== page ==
Academic journal article Generations

Evidence-Based Practices and the Rosalynn Carter Institute

Academic journal article Generations

Evidence-Based Practices and the Rosalynn Carter Institute

Article excerpt

Implementing EBPs on a large scale and making them easily accessible to family caregivers is challenging work.

The mission of the Rosalynn Carter Institute ion Caregiving (RCI) is to build quality home and community-based supports for family caregivers. Increasing the use of evidence-based interventions (EBPs) is an important part of this work.

We define evidence-based to mean that an intervention has undergone sufficient scientific evaluation to have demonstrated its ability to achieve outcomes of importance to family caregivers and has been thoroughly described in a peer-reviewed scientific journal. The "gold standard" of evaluation is the randomized, controlled trial (RCT), and an increasing number of interventions for family caregivers have been tested in this manner.

Why Evidence-Based Programs?

The Institute of Medicine defines quality health care as: "the degree to which health services for individuals and populations increase the likelihood of desired health outcomes and are consistent with current professional knowledge" (Lohr, 1990). Evidence-based interventions, by meeting both these standards, provide a solid foundation on which to build quality supports for family caregivers. While continued research is needed to answer questions about how well EBPs work in diverse settings and the durability of their effects, Covinsky and Johnston (2006) summed up the feelings of many who see the urgent need for improved caregiver supports. In an editorial accompanying publication of REACH II (Resources for Enhancing Alzheimer's Caregiver Health II) and NYUCI (New York University Caregiver Intervention) clinical trials results (two evidence-based programs for Alzheimer's caregivers) they concluded:

"Despite these uncertainties, we shouldn't let the perfect be the enemy of the good. If these interventions were drugs, it is hard to believe that they would not be on the fast track to approval. The magnitude of benefit and quality of evidence supporting these interventions considerably exceed those of currently approved pharmacological therapies" (p.780).

Because EBPs represent the state-of-the-art of professional knowledge and practice, their widespread adoption represents a significant opportunity to improve the overall quality of assistance provided to family caregivers.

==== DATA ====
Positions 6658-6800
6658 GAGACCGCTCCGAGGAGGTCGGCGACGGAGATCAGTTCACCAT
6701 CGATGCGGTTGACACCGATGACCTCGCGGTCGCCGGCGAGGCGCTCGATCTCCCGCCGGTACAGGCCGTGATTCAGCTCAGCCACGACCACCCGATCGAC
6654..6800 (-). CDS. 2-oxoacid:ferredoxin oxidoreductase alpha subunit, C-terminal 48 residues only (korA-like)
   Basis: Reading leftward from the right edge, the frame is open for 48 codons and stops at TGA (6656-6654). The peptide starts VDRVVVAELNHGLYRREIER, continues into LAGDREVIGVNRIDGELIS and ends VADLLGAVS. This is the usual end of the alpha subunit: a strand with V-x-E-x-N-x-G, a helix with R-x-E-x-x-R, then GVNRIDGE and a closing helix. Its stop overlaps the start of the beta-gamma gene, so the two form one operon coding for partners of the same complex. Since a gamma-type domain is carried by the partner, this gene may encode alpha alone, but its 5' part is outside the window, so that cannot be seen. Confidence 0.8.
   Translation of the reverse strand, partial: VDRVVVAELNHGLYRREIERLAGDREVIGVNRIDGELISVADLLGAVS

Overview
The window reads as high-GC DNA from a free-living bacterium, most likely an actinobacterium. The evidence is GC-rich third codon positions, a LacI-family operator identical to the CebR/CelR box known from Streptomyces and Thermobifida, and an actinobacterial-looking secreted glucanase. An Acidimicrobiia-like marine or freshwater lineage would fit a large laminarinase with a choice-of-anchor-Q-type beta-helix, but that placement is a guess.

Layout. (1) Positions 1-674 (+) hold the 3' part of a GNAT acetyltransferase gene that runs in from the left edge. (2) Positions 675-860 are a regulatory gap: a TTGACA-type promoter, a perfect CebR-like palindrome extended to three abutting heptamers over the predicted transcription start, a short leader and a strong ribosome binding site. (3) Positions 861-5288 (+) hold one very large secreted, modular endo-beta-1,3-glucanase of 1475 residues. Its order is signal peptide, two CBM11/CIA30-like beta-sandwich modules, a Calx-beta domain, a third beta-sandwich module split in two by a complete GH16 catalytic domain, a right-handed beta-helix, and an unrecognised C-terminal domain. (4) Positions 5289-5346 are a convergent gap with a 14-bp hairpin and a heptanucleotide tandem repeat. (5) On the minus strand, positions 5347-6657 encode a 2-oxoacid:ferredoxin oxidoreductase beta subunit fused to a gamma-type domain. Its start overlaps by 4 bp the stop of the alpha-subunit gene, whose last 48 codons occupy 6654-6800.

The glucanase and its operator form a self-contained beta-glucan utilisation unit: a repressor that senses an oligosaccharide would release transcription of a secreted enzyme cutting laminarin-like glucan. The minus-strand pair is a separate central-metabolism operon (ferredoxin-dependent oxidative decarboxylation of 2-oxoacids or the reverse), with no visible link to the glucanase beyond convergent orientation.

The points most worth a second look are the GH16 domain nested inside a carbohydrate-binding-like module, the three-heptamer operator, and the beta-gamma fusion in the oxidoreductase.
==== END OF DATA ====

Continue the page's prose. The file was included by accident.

In 2006 and 2007, the National Institutes of Health, the U.S. Department of Health and Human Services, and the Veterans Administration brought together caregiving researchers in a workshop entitled 'the Science and Practice of Informal Caregiving." These researchers conducted a review of interventions for informal caregivers, with a focus on interventions tested in RCTs.

The review identified 60 RCT studies, of which 46 showed significant positive outcomes. The group concluded that many negative aspects of caregiving could be improved by implementing already existing interventions (Amsellem, Harris, and Sieverding, 2007). They recommended that a database be maintained and developed as a resource for the field and that vigorous efforts to disseminate information about effective interventions be undertaken as well (Amsellem, Harris, and Sieverding, 2007).

Following this conference, RCI worked with members of the group to transfer the database to RCI for further development and began planning the "First National Summit on Evidence Based Practice in Caregiving." This summit took place in October 2007 in Americus, Georgia. Participants included nearly 300 caregiving researchers, as well as agency and program leaders, caregiving advocates, and policy makers from 42 states.

After two days of presentations and discussion, the group concluded that the majority of effective interventions for caregivers were not being implemented through the aging network, the National Family Caregivers Program, or through Medicaid, Medicare, or private health insurance. As a result, family caregivers were significantly underserved. …

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